In this article, I will show you how to perform a Spearman rank correlation test by using GraphPad Prism. I will also show you how to interpret and report the results.
Assumptions of the Spearman rank correlation test
Before running the test, there are just 2 assumptions that the data has to pass. These are presented below.
- The two variables should be measured on either an ordinal, interval or ratio scale.
- There should be a linear relationship between the two variables. This can be tested by plotting the variables on a scatterplot.
Setting up the GraphPad sheet
To begin with, set-up the GraphPad sheet so that an ‘XY‘ table and graph type is selected. Then, select the ‘Enter and plot a single Y value for each point‘ option. Finally, select the ‘Create‘ button to open up the new sheet.
In this example, I have measured the height and body mass index (BMI) of 20 individuals. Thus, I want to see the strength of the correlation between the two variables by performing a Spearman rank correlation test.
Note that each individuals data is paired on a separate row so that their height and BMI are adjacent to each other.
The null hypothesis for this example will be:
“There is no association between the height and BMI of the individuals”.
And the alternative hypothesis will be:
“There is an association between the height and BMI of the individuals”.
Performing the test
- To perform a Spearman rank correlation test in GraphPad Prism, firstly, go to ‘Insert > New Analysis …’.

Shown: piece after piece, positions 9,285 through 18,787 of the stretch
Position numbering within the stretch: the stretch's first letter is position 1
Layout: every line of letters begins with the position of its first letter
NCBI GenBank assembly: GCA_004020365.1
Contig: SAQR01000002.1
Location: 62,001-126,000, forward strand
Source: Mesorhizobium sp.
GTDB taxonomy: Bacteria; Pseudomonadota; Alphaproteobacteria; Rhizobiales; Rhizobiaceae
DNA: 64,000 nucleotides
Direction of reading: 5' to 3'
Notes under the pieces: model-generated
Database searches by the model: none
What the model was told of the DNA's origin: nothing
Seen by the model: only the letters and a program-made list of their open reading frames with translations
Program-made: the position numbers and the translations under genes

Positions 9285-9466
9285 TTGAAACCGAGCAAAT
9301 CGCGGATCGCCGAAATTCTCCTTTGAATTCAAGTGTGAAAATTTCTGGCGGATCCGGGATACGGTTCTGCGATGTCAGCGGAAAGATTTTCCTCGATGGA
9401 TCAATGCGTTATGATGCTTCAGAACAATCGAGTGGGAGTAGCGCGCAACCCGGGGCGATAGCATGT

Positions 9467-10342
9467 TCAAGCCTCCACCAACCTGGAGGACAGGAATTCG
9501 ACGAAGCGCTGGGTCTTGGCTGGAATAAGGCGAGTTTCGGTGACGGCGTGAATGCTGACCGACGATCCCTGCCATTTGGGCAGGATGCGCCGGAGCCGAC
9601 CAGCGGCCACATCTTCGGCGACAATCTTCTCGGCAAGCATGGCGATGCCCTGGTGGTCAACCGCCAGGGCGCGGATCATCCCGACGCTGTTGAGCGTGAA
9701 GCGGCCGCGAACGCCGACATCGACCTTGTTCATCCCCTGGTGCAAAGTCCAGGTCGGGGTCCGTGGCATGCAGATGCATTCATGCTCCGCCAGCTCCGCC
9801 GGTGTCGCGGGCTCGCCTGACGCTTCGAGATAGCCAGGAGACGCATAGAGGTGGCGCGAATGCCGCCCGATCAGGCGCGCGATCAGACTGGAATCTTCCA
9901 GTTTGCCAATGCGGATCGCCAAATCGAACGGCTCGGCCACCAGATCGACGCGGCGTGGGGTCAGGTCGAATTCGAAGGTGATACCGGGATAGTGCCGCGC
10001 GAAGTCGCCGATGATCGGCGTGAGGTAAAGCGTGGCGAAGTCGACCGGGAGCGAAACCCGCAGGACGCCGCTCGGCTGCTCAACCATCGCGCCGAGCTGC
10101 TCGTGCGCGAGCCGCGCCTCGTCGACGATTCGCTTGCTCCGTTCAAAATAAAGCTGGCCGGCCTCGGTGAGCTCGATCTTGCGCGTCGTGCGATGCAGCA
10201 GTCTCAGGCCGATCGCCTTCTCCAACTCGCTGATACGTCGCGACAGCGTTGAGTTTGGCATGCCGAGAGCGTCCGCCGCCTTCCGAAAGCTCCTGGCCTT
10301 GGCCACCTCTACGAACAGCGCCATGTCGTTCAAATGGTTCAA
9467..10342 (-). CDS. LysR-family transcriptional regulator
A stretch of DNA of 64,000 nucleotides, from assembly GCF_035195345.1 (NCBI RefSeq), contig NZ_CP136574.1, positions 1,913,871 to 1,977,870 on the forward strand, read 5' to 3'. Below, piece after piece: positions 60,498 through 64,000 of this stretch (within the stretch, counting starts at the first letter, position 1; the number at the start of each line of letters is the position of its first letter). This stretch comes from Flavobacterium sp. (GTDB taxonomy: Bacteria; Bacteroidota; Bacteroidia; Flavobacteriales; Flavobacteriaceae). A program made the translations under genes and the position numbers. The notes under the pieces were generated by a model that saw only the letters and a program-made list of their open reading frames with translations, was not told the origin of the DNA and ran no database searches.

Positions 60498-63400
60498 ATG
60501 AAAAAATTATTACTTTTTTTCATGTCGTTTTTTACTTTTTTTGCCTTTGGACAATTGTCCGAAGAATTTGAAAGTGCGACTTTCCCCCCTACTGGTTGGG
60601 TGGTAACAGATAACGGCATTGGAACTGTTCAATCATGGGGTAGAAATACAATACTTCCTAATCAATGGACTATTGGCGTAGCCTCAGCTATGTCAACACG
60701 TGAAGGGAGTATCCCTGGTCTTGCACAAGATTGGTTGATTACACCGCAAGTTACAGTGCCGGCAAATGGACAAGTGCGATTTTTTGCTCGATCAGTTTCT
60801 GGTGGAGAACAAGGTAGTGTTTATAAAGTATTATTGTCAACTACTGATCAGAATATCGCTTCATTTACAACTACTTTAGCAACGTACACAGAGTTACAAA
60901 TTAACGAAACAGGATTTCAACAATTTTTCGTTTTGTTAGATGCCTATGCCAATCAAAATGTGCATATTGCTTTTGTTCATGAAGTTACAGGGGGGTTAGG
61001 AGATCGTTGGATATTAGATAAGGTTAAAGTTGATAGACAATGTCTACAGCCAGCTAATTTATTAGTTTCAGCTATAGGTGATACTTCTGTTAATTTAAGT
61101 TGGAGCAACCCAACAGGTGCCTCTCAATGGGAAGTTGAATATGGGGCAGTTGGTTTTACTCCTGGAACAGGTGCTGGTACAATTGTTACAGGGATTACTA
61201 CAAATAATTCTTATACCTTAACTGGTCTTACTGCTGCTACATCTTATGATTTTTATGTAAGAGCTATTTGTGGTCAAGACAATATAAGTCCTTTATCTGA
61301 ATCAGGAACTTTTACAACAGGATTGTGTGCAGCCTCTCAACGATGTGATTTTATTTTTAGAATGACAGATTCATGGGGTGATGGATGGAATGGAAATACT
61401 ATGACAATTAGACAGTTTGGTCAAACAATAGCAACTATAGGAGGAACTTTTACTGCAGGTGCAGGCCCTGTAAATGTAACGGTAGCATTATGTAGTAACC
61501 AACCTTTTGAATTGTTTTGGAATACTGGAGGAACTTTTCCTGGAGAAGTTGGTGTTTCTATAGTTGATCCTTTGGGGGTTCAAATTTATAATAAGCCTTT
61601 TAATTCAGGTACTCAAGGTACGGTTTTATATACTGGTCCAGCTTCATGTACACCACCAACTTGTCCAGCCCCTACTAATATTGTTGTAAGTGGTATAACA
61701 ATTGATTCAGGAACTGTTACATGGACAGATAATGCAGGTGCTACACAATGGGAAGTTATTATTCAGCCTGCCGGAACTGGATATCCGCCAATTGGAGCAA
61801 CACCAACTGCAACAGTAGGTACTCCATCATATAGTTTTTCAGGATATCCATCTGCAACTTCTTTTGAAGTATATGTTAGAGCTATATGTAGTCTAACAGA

2. Next, select the ‘Correlation‘ test option, under the ‘XY analyses‘ header. Then click the ‘OK‘ button.
3. In the next window, click the ‘No. Compute nonparametric Spearman correlation‘ option under the ‘Assume data are sampled from a Gaussian distribution?‘ header. This will ensure a Spearman correlation test is performed, as opposed to a Pearson correlation test. Then click the ‘OK‘ button to run the test.
The output for the Spearman correlation test in GraphPad is rather simple. Each output is broken down below.
- r – The Spearman correlation coefficient value (rho). These range from -1 (a perfectly negative association), to 0 (no association), to 1 (a perfectly positive association).
- 95% confidence interval – The 95% confidence intervals for the r value.
- P (two-tailed) – The all-important P value for the test.
- P value summary – Denotes the strength of the P value. The ‘ns’ just means not significant.
- Exact or approximate P value? – Whether the P value is exact or approximate.
- Significant? (alpha = 0.05) – A simple ‘Yes’ or ‘No’ output for the overall significance of the test.
- Number of XY Pairs – The number of data pairs in the test.
Simply looking at the ‘Significant? (alpha = 0.05)‘ output, it can be seen that a ‘No‘ is given. Thus, the test was not significant. This is also seen in the actual P value, which was 0.7345.
Therefore, the null hypothesis is accepted and the alternative hypothesis rejected.
To report the results of a Spearman correlation test, it is best to include the correlation coefficient value to indicate the strength of the relationship between the two values, as well as the P value. I have included an example of the reporting from the example used here.
GraphPad Prism version used: 6